The Moment of Truth — October 20, 2001

Situationism in the Third Millenium

Hi, I’m mejeffdorchen and welcome to the Moment of Truth, the mechanism inside you that helps you focus on your authentic motivations as if there were no cameras on you.

There’s so much truth to tell it’s almost as if there’s no truth to tell. I remember thinking, as I watched the second tower crumble, “Time will now be divided into before this happened and after.” Here was an incredible nightmarish image of apocalypse that seemed to shear history in two parts along its seam, the way Jesus did, or was, in retrospect, declared to have done.

And perhaps future generations will see the WTC suicide/massacre as such. Maybe even next year I myself will. But as for now, everything’s back to normal, in the sense that our wonderful national military with what some hoped would be new-found common sense – how could it be else on this side of the dividing line of history? – now that our wonderful government and its military have responded in their characteristically unuseful way to this shattering event; now that our media have responded by redacting the event into an allotted portion of the Spectacle; now that even the get-out-and-march activists, who hope that this war will be a rallying point for rejection of the insincere and unloving culture of commercialism, have tried to mash this thing into something they can recognize, in this case a box the shape of the Vietnam War; we can truly say that the most shocking and appalling and mind-blowing event many of us have ever witnessed has truly been tamed into something comprehensible to suit one and all. Paul Krassner, sweet, dear man, was dreamy fool enough to declare the new peace movement this week in the LA Weekly. Although he did report a nice sound bite which is repeated in this very text, as follows:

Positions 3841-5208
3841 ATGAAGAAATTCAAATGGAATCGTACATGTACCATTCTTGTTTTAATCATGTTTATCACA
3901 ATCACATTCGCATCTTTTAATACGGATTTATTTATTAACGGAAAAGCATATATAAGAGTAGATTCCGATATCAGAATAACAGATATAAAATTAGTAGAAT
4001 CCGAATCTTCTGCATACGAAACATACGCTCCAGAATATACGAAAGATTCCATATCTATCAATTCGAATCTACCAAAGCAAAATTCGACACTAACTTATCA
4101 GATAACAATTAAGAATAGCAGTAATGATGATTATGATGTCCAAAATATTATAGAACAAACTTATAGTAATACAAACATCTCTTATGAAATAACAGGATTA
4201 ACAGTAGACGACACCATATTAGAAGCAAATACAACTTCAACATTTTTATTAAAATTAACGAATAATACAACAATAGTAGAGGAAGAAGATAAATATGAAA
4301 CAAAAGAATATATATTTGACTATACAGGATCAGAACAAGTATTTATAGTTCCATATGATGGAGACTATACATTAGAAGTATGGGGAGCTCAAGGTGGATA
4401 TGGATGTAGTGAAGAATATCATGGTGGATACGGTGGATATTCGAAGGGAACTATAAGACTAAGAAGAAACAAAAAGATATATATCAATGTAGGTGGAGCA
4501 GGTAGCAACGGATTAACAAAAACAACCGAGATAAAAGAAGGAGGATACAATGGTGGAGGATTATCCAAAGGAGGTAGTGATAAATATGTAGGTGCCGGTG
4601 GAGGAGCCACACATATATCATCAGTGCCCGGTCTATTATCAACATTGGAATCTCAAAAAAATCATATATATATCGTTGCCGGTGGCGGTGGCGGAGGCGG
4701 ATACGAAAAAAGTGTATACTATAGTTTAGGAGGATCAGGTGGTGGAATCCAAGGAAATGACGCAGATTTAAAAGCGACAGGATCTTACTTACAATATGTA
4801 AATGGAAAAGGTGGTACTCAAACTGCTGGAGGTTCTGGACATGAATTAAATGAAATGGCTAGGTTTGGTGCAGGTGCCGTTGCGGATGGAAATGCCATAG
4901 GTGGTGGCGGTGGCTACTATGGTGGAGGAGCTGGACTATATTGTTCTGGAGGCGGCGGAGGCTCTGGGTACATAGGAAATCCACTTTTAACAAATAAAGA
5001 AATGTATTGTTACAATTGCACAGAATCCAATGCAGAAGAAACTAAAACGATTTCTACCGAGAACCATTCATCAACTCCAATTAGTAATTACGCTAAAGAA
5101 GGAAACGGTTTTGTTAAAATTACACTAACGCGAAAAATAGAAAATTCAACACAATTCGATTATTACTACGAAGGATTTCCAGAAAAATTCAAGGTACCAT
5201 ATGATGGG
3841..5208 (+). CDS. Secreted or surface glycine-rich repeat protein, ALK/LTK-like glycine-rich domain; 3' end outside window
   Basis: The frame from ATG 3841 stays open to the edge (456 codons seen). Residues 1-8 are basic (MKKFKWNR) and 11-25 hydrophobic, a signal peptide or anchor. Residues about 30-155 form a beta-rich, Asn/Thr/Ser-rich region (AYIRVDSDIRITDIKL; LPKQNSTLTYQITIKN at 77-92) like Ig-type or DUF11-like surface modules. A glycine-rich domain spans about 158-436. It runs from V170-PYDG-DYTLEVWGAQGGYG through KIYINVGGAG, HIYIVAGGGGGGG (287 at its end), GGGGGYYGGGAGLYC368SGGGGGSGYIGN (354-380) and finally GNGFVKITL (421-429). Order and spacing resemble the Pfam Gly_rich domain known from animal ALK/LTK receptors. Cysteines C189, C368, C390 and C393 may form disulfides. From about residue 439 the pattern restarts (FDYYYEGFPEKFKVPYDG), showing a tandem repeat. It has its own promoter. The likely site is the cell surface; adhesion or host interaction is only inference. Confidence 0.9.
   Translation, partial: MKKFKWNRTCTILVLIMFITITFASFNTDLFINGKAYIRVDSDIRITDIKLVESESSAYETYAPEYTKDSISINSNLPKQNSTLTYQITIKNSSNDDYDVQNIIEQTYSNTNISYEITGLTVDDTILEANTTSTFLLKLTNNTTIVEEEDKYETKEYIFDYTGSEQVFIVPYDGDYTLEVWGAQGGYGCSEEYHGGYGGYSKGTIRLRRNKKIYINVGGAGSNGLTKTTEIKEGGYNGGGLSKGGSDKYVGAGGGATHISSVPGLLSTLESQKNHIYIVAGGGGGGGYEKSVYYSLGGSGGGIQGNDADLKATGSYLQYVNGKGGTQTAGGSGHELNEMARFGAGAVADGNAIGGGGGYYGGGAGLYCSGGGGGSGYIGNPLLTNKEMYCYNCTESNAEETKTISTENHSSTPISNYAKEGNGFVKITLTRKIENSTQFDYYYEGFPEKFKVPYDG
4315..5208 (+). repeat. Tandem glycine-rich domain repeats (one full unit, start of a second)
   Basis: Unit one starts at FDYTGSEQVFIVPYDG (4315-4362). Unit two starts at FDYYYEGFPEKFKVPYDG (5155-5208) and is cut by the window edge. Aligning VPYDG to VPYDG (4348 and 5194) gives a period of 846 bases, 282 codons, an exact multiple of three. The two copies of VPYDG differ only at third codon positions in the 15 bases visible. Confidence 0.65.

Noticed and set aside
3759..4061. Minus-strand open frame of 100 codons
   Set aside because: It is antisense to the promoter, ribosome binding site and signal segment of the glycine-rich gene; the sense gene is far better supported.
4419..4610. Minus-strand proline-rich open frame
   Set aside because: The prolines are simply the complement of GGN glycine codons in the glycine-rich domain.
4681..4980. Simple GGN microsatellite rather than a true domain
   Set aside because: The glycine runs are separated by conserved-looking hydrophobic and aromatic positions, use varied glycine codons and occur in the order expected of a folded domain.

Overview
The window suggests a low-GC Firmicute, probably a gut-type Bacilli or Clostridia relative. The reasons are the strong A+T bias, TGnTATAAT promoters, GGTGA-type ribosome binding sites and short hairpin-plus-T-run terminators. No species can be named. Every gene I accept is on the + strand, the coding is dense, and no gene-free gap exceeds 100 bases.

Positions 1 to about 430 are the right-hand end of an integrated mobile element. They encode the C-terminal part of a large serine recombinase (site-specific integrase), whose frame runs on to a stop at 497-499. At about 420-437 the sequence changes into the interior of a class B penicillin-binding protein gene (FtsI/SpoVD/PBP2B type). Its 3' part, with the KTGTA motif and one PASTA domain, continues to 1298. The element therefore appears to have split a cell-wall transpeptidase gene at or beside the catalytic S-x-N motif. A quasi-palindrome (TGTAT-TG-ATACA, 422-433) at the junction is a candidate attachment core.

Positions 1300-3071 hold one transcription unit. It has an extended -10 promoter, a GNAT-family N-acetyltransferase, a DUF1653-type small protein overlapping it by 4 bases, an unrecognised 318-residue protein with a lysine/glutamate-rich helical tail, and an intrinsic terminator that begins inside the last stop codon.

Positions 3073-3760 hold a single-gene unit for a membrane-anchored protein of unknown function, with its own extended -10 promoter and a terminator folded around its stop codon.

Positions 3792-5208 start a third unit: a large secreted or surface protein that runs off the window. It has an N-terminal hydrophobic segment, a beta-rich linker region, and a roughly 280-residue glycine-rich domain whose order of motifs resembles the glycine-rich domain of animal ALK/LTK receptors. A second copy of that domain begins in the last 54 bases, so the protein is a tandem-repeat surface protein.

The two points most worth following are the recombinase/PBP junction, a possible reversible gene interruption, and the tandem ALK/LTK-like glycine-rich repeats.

While trumpeting the new unity of the so-called American People, the NPR hell-spawn and perfidious class-enemy Cokie Roberts was asked if there were any opposition to the war. “None that matters,” she replied. Let us first of all remember what Cokie Roberts thinks matters. She is an interpreter of opinion polls, as far as I can tell, and when she’s not interpreting opinion polls she’s fabricating an opinion she thinks the so-called American People would hold if they were as perceptive as she.